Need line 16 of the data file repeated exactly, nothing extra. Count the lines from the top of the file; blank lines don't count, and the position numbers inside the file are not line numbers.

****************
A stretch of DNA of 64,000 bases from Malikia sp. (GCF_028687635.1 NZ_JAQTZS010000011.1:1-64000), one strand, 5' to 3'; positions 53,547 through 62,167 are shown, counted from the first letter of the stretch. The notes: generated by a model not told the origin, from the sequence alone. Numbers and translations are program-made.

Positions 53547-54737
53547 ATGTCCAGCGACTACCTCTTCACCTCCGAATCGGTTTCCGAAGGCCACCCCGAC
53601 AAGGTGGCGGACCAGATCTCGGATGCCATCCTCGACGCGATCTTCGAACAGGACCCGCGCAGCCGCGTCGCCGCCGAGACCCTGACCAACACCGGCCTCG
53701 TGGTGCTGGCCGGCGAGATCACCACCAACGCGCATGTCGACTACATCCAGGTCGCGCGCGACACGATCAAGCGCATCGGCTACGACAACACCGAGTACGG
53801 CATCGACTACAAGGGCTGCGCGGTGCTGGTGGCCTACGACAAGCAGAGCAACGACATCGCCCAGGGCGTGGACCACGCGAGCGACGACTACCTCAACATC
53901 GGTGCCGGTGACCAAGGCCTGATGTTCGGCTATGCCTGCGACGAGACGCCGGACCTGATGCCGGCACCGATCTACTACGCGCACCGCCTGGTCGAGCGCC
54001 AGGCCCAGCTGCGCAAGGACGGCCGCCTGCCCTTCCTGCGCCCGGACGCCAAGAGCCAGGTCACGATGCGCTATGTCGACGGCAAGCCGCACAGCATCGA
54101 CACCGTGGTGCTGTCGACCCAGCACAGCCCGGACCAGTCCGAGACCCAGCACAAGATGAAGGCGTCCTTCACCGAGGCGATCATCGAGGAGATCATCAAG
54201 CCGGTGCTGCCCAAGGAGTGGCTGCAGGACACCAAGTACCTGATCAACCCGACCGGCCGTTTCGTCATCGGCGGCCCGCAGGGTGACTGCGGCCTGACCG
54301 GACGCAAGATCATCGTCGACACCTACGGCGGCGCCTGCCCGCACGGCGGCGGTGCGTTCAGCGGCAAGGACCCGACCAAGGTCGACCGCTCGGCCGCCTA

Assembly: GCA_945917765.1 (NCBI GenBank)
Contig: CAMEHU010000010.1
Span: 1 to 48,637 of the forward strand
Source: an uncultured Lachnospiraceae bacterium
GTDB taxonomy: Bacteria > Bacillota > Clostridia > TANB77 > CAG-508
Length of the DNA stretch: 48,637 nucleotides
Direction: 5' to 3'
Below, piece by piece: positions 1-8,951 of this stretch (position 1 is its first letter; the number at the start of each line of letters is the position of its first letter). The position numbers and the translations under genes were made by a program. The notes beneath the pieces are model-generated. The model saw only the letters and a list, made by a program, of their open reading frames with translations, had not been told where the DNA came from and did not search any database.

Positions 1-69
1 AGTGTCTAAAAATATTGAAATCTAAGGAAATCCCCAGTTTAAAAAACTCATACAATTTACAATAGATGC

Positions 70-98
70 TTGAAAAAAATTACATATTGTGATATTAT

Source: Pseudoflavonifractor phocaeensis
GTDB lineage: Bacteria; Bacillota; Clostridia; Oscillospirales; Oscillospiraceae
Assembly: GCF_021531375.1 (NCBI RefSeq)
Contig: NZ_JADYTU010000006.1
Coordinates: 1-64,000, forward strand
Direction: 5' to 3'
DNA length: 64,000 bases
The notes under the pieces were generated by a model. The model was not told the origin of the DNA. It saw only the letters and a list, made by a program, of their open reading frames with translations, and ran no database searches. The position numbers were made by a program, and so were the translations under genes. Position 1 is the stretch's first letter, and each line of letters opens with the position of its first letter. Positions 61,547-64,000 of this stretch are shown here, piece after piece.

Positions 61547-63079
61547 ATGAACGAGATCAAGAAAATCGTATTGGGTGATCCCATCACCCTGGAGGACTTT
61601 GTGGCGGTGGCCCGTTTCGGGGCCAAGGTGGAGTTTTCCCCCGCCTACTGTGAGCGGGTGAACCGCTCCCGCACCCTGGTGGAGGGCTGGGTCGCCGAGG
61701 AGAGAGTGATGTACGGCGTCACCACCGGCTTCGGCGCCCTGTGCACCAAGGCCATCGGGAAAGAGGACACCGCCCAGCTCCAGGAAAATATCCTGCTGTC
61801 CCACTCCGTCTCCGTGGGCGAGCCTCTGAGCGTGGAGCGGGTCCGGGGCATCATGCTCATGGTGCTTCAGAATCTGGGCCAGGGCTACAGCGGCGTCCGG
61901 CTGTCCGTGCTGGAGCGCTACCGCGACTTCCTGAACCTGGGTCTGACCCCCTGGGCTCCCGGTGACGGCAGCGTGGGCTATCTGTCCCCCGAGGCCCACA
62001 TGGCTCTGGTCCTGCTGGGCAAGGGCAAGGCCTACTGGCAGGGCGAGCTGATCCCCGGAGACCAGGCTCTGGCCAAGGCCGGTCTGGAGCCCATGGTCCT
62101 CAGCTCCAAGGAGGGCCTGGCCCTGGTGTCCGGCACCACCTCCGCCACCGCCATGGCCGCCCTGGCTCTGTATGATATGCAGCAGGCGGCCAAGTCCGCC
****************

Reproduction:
GTDB taxonomy: Bacteria > Bacillota > Clostridia > TANB77 > CAG-508